Andy Warhol, ‘Cow 12 by Andy Warhol, Blue and Yellow’, 1971, Revolver Gallery
Andy Warhol, ‘Cow 12 by Andy Warhol, Blue and Yellow’, 1971, Revolver Gallery
Andy Warhol, ‘Cow 12 by Andy Warhol, Blue and Yellow’, 1971, Revolver Gallery
Andy Warhol, ‘Cow 12 by Andy Warhol, Blue and Yellow’, 1971, Revolver Gallery
Andy Warhol, ‘Cow 12 by Andy Warhol, Blue and Yellow’, 1971, Revolver Gallery
Andy Warhol, ‘Cow 12 by Andy Warhol, Blue and Yellow’, 1971, Revolver Gallery

Title: Cow 12
Medium: Screenprint on wallpaper
Year: 1971
Size: 45 1/2″ x 29 3/4″
Details: Edition unlimited. Stamped; In blue ink, "Authorized by The Andy Warhol Foundation for the Visual Arts" and "The Estate of Andy Warhol"; with Andy Warhol Foundation inventory number written in pencil (all verso).

Andy Warhol was inspired to by art dealer Ivan Karp to create his Cows in the 1960s. Karp suggested to Warhol, “Why don’t you paint some cows, they’re so wonderfully pastoral and such a durable image in the history of the arts.” Warhol’s printer Gerard Malanga chose the photograph of the cow, however it was Warhol’s unique pop art style that made the final product so interesting. He chose a vibrant color scheme of yellow on blue, making the pastoral animal into an electrifying image. Warhol then printed the exhilarating Cow image on wallpaper, which he first introduced to his creative production in 1966 with his first Cow. This particular Cow was created for an exhibition in 1971 at Whitney Musem of American Art. Warhol created 4 different variations of Cow, with this blue and yellow Cow 12 being his third.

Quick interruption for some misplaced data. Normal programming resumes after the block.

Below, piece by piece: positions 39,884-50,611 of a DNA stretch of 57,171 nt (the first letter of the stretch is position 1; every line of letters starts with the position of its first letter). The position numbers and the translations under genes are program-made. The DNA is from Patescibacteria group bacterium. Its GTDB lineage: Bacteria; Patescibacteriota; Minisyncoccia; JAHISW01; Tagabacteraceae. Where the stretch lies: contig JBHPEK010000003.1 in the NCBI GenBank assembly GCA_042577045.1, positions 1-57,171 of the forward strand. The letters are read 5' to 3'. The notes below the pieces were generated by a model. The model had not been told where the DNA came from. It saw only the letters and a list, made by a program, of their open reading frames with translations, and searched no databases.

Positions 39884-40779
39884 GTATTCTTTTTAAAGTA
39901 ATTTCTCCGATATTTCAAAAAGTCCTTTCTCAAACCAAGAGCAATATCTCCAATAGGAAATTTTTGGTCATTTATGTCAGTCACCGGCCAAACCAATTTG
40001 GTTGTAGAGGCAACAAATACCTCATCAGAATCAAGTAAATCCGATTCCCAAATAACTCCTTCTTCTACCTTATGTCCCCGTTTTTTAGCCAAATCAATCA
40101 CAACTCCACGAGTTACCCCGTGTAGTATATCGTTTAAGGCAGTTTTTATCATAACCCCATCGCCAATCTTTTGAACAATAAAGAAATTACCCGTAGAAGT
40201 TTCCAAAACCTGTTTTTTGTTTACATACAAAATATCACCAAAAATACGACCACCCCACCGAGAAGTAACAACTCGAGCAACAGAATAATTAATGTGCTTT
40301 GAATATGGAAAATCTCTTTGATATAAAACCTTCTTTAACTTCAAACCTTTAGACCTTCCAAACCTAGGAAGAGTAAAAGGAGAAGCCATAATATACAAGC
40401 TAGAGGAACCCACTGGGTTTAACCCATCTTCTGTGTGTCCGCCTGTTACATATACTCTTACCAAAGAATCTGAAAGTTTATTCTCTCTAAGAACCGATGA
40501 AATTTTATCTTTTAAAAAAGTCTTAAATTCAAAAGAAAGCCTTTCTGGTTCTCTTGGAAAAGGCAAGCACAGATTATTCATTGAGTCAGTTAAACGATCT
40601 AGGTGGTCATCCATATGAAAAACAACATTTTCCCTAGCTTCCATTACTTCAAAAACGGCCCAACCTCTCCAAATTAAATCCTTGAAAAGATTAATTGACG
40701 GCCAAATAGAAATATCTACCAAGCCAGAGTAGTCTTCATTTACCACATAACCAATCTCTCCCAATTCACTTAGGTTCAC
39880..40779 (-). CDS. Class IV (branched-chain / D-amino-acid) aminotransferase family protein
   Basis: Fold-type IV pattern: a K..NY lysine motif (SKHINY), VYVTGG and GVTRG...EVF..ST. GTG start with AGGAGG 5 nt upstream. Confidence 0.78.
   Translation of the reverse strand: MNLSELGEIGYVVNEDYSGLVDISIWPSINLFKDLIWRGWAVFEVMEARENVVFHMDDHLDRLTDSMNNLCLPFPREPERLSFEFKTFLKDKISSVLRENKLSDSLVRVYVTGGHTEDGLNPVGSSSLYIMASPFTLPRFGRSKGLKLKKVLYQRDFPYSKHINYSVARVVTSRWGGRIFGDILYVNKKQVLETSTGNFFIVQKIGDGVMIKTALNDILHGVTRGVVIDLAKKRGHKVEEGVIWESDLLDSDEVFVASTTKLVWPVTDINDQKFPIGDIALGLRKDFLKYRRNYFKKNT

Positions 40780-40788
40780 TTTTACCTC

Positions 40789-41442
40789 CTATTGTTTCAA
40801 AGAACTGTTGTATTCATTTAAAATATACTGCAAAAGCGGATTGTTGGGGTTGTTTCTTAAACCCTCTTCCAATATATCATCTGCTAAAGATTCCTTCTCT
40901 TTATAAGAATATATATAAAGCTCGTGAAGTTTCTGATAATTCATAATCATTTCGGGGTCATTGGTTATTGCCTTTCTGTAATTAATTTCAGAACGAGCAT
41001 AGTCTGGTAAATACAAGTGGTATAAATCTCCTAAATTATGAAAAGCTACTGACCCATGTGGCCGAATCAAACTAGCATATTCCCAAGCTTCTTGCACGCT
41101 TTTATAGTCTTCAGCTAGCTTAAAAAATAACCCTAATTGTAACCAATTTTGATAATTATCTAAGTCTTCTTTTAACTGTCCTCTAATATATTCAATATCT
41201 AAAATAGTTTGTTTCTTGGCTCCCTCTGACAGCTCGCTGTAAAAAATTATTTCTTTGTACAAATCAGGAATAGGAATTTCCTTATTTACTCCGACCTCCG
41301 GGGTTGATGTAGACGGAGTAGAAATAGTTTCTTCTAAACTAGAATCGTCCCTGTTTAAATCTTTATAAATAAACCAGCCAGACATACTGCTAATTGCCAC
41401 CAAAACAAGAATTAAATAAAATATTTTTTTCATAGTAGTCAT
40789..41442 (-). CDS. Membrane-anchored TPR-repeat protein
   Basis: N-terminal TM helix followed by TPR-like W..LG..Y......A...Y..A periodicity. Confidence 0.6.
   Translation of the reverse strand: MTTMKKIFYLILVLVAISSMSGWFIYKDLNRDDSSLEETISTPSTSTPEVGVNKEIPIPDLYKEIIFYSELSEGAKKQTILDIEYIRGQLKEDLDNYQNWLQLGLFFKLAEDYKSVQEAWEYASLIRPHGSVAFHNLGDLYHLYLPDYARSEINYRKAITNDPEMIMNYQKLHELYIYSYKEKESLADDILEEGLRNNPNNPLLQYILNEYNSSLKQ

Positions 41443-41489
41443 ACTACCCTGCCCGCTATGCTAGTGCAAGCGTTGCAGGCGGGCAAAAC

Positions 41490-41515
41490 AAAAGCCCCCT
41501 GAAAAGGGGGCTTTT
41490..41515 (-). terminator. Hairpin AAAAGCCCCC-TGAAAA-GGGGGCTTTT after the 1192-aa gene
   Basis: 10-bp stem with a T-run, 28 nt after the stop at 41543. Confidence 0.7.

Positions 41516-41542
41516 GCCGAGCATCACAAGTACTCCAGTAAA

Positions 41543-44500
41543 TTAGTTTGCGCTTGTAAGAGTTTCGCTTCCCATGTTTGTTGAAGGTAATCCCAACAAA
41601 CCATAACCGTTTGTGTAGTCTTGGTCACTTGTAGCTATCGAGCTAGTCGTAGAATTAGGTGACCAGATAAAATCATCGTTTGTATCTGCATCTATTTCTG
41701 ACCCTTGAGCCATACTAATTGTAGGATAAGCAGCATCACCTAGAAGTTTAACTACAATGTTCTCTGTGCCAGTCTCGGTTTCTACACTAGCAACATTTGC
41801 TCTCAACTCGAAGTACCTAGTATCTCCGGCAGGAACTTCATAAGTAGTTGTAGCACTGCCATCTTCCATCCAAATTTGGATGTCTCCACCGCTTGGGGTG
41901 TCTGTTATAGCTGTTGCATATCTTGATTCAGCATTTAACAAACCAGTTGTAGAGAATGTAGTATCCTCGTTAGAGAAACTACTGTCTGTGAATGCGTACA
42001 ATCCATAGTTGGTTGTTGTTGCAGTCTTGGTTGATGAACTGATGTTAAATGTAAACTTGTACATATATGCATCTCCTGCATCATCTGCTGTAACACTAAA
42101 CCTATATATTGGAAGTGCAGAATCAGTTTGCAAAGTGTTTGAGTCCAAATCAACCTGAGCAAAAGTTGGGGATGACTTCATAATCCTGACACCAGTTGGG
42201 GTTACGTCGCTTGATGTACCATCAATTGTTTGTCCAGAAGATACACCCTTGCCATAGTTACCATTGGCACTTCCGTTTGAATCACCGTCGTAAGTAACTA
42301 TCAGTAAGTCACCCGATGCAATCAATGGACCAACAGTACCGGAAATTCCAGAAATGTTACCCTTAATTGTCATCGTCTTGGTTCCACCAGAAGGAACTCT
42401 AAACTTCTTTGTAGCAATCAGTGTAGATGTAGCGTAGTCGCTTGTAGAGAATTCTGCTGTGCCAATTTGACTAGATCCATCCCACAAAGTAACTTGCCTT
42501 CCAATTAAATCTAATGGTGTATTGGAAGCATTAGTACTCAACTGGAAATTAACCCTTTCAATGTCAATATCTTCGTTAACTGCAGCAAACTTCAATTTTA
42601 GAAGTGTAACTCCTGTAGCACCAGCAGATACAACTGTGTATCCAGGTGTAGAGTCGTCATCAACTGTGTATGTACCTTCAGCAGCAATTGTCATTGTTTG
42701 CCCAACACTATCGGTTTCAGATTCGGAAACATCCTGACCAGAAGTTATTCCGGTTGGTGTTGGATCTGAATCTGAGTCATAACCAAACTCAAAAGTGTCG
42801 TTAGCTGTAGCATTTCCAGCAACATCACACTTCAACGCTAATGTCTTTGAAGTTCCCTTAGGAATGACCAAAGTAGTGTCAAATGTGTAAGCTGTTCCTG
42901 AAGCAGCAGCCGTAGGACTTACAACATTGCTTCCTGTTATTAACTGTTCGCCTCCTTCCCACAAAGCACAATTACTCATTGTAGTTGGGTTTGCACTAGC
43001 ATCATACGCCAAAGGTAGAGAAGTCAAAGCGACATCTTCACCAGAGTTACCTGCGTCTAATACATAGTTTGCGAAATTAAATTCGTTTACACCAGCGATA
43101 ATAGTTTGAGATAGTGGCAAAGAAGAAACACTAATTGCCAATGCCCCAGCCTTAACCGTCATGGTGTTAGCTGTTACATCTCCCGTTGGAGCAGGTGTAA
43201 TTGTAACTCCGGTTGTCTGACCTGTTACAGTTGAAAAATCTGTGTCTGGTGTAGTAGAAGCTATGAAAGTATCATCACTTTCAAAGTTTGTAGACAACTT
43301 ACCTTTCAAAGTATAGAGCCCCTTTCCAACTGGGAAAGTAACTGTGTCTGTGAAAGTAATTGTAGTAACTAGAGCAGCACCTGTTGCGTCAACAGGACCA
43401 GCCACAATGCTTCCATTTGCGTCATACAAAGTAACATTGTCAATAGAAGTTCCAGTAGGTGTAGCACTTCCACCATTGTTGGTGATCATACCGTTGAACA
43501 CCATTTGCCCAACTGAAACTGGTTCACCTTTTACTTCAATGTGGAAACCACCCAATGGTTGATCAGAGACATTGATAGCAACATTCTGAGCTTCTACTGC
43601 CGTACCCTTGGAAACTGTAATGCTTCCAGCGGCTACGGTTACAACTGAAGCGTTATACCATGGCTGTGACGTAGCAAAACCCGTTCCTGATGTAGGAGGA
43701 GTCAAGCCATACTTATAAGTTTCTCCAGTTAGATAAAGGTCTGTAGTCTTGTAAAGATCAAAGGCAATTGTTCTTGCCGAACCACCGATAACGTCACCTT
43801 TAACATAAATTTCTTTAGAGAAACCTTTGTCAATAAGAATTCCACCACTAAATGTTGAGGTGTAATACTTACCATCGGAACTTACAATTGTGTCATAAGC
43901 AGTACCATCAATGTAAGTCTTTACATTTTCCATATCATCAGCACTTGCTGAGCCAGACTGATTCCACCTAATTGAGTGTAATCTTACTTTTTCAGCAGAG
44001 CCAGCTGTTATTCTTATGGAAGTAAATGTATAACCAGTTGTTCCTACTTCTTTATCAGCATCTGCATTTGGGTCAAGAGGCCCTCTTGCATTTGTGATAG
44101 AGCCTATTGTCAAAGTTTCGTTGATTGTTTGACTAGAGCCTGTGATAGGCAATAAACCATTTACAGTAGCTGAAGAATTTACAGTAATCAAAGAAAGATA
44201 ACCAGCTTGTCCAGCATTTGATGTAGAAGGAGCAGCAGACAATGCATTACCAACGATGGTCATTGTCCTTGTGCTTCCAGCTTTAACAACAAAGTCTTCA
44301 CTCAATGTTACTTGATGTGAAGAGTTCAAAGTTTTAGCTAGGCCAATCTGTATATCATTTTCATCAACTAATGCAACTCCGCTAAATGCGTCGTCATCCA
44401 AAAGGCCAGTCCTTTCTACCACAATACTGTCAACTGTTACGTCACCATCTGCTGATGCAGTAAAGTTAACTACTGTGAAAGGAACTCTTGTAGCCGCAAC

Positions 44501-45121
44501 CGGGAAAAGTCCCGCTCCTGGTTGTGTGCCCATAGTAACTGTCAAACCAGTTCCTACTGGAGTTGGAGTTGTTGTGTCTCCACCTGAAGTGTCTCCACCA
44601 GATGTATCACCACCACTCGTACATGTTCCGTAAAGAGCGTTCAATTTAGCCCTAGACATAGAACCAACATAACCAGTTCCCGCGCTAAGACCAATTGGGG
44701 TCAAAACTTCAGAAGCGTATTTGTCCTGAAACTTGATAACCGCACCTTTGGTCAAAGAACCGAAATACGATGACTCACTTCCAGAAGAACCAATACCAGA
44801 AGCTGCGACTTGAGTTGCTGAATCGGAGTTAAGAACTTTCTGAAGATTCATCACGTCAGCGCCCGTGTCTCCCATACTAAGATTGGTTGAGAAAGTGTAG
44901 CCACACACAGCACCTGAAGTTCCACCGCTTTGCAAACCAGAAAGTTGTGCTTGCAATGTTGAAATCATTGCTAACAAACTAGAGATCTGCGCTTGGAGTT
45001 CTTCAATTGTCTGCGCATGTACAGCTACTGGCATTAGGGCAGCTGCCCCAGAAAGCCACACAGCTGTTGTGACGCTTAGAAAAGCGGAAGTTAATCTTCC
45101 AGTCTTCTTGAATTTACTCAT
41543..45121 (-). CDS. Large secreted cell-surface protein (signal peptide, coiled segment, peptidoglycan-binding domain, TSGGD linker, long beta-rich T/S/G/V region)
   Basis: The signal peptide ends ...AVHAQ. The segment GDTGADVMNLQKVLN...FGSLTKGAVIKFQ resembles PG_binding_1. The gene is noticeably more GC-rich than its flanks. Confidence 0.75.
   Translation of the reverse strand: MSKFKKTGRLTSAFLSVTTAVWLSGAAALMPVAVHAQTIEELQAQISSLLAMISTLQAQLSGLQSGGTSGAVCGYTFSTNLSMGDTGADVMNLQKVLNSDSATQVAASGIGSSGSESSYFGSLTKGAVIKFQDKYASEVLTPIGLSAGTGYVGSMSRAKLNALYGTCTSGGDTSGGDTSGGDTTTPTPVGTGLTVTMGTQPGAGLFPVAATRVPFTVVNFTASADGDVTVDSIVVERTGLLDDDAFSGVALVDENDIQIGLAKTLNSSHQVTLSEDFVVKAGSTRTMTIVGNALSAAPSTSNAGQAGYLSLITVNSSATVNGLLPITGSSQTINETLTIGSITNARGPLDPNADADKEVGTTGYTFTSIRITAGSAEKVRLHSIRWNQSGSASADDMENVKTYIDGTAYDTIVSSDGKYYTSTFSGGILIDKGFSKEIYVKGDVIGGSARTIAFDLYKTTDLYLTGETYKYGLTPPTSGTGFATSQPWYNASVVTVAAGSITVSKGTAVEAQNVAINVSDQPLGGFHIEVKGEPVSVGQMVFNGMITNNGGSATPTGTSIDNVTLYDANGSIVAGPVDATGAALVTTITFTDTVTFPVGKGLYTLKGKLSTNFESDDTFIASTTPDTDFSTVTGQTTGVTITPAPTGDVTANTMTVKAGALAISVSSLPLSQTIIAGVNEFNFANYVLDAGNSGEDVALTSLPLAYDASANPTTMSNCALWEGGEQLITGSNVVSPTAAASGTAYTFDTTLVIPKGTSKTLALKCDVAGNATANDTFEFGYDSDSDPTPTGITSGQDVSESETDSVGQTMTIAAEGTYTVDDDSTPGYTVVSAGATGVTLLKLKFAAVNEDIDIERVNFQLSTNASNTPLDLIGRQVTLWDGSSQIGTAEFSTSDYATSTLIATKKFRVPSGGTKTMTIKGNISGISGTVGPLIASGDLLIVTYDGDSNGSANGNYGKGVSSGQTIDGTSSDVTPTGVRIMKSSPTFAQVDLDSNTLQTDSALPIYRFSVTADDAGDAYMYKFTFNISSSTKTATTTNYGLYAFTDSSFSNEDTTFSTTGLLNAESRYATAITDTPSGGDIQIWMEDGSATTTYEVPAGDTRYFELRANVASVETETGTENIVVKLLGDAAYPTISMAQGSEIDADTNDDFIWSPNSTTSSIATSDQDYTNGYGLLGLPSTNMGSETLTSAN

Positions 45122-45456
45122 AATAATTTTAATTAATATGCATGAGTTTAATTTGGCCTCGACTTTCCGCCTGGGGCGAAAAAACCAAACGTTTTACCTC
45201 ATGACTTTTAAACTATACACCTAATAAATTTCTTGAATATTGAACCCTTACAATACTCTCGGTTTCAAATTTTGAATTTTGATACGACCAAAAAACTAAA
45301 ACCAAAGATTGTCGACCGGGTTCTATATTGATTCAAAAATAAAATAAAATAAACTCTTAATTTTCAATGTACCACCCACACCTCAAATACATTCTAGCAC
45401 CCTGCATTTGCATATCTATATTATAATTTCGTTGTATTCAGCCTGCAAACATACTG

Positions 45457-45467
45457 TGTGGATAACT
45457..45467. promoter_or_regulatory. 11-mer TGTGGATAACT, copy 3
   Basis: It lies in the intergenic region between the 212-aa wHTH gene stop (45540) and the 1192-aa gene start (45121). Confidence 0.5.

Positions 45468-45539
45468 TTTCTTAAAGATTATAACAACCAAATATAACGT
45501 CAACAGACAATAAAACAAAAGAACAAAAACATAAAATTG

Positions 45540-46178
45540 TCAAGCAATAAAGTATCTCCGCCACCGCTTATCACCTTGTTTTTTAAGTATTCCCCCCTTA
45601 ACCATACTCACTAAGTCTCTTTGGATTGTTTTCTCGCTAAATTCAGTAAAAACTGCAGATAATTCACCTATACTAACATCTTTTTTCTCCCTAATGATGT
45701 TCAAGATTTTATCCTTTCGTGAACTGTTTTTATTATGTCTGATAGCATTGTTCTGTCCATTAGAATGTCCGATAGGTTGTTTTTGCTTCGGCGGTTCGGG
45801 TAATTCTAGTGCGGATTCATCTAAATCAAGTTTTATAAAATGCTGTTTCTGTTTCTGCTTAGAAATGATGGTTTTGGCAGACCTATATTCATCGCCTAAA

Signature: Stamped; In blue ink, "Authorized by The Andy Warhol Foundation for the Visual Arts" and "The Estate of Andy Warhol"; with Andy Warhol Foundation inventory number written in pencil (all verso).

Publisher: Factory Additions, New York

About Andy Warhol

Obsessed with celebrity, consumer culture, and mechanical (re)production, Pop artist Andy Warhol created some of the most iconic images of the 20th century. As famous for his quips as for his art—he variously mused that “art is what you can get away with” and “everyone will be famous for 15 minutes”—Warhol drew widely from popular culture and everyday subject matter, creating works like his 32 Campbell's Soup Cans (1962), Brillo pad box sculptures, and portraits of Marilyn Monroe, using the medium of silk-screen printmaking to achieve his characteristic hard edges and flat areas of color. Known for his cultivation of celebrity, Factory studio (a radical social and creative melting pot), and avant-garde films like Chelsea Girls (1966), Warhol was also a mentor to artists like Keith Haring and Jean-Michel Basquiat. His Pop sensibility is now standard practice, taken up by major contemporary artists Richard Prince, Takashi Murakami, and Jeff Koons, among countless others.

American, 1928-1987, Pittsburgh, Pennsylvania, based in New York, New York